Chef Chat, Part 1: Cunninghame West of Valentino Restaurant Remembers When He Was Homeless, But Had a Porsche
Cunninghame West, Executive Chef at Valentino Restaurant
Photo Courtesy of Michelle LeBlanc
Earlier this year at the Italian Expo, Cunninghame West, Executive Chef at Valentino Restaurant in the Hotel Derek, won the fan vote for most entertaining. Alongside Owner and Executive Chef Luciano Pellegrini, the two chefs were showing off with some air-bound pasta slinging and good, old-fashioned fun.
Meeting him in person, one of the first things you'll notice is how tall he is. Due to his height, he may seem imposing, but talk to him for a few minutes and you'll find that he is imminently approachable and has a great sense of humor.
We caught up with him recently for an afternoon chat.
EOW: You've been here for two years now, but people don't really know about you, do they?
CW: I've been a bit under the radar, yes. What would you like to know?
EOW: Tell me you how you got started.
CW: (smiles widely). This is going to be a long story.
EOW: Ooh, good. Tell me all the juicy details.
CW: I'm from Virginia originally. One of my first jobs was at the Mountain Lake Hotel where they filmed Dirty Dancing. I started as a dishwasher and a busboy -- I was about 16 at the time. One month after high school, I bought a one-way ticket to Santa Barbara.
EOW: Did you have a plan?
CW: Naturally, my plan was to move.
EOW: So what'd you do in Santa Barbara?
CW: I worked at Tinker's Burgers in Summerland five miles south of Santa Barbara, flipping burgers. It was my first true cooking job. From California I then went to Maui, where I worked construction and part time at Moose Mcgillycuddy's in Lahaina. I knew I had to work there when I walked in and saw a T-shirt that said "Where men are men and sheep are nervous." [chuckles]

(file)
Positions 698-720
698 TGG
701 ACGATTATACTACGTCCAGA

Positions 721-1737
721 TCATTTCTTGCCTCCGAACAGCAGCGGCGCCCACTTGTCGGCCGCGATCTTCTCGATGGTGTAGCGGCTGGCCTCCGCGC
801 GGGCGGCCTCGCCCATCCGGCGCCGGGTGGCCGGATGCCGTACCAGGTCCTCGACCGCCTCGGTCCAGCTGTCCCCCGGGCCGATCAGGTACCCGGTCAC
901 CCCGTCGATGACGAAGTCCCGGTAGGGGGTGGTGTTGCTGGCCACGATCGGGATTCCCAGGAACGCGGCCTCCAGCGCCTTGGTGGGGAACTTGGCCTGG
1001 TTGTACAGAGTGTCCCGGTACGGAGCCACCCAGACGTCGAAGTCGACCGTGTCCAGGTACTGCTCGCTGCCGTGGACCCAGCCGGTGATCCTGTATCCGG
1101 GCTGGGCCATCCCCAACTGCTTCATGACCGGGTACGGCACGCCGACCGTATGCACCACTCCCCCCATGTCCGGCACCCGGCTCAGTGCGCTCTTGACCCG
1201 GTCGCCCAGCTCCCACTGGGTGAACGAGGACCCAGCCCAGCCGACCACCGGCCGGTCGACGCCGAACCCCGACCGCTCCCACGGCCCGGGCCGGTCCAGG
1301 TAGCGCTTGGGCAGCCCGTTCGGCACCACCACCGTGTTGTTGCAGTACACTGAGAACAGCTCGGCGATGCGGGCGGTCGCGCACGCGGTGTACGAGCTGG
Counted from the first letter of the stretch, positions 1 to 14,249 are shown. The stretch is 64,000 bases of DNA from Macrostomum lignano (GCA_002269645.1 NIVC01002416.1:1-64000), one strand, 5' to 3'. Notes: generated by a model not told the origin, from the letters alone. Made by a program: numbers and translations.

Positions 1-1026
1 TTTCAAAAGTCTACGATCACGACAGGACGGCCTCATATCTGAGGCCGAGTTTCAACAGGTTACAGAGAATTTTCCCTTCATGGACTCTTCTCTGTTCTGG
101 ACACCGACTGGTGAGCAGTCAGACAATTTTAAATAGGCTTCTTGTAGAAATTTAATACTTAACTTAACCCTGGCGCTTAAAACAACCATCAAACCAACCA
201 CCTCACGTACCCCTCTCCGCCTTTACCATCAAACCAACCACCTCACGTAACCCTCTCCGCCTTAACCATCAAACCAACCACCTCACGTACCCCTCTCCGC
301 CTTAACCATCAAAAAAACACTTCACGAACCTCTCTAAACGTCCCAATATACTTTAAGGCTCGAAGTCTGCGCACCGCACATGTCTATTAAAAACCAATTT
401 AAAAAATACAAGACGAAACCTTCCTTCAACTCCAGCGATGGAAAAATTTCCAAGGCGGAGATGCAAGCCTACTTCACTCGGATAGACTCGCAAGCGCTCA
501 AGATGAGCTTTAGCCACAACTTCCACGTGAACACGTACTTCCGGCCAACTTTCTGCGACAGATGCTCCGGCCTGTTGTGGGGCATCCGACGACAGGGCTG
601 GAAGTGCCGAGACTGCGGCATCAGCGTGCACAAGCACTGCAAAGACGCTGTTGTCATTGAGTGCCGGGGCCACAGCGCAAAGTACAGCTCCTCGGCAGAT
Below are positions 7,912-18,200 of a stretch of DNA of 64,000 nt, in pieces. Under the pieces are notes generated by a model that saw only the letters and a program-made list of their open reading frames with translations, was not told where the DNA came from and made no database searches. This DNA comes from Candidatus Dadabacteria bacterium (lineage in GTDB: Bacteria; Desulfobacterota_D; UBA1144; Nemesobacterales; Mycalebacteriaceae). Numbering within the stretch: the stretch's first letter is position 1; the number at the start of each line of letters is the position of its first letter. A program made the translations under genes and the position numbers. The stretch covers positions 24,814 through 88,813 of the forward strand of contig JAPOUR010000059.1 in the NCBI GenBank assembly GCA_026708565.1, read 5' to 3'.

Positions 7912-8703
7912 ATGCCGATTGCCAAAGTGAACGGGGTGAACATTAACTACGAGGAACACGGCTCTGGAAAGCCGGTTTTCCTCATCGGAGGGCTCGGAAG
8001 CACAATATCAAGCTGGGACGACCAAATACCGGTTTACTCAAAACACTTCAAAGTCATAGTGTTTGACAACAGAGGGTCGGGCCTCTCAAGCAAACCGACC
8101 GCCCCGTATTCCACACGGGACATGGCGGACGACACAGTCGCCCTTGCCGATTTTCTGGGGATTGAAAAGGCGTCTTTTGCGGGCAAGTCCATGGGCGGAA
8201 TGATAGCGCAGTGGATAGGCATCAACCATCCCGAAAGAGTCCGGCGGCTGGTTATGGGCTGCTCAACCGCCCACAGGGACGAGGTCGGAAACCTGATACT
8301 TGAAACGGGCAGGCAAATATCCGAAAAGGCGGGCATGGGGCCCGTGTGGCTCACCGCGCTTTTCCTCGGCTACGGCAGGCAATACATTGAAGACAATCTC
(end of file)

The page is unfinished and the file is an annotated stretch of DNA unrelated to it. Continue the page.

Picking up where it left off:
CW: It was. I hitchhiked back and forth to work daily. When I first arrived in Maui I didn't have a place to stay. The travel people at the airport sent me to the Pioneer Inn, which cost $125 a night. Problem was, I only had $300. So I hid my stuff in the cane fields and looked for public showers until I got set up in this screened in porch for $300 a month.
EOW: I'm afraid of what happens next.
CW: I was a prep cook at Moose's, but I made more money doing construction, so I quit to do construction full-time. But then the GM at Moose's was like, why don't you work at night? So I did that too. I was in Maui for 11 months.
EOW: Why Maui? Was it wanderlust?
CW: Why not? I was young and didn't know any better. A friend had called me and said there was a Porche 911 for $5,000. I sent him payments every month until I paid it off, but then I had to go pick it up. It was in Santa Barbara. So I bought another one way ticket back to California. When I moved back, I had a Porsche, but I was homeless. I slept in a sleeping bag on the overhanging of a cliff in Summerland. There was another man that slept there, they called him "John Strange."
EOW: That's kind of...scary. Why didn't you find a place to stay?
CW: I finally did. And a friend got me a job at the best seafood house in Santa Barbara, the Philadelphia House, but that burned down in the Santa Barbara fires. I stayed at Andrea's Harborside, another seafood restaurant, until the owners sold it.
EOW: So, you never got any formal culinary training?
CW: No. I went to school at Santa Barbara City College, but couldn't figure out a major. While in school, I was working as a line cook.
Check back with us tomorrow when West tells us the rest of the story about how he became to be Executive Chef at Valentino.
Get the Food & Drink Newsletter
Our weekly guide to Houston dining includes food news and reviews, as well as dining events and interviews with chefs and restaurant owners.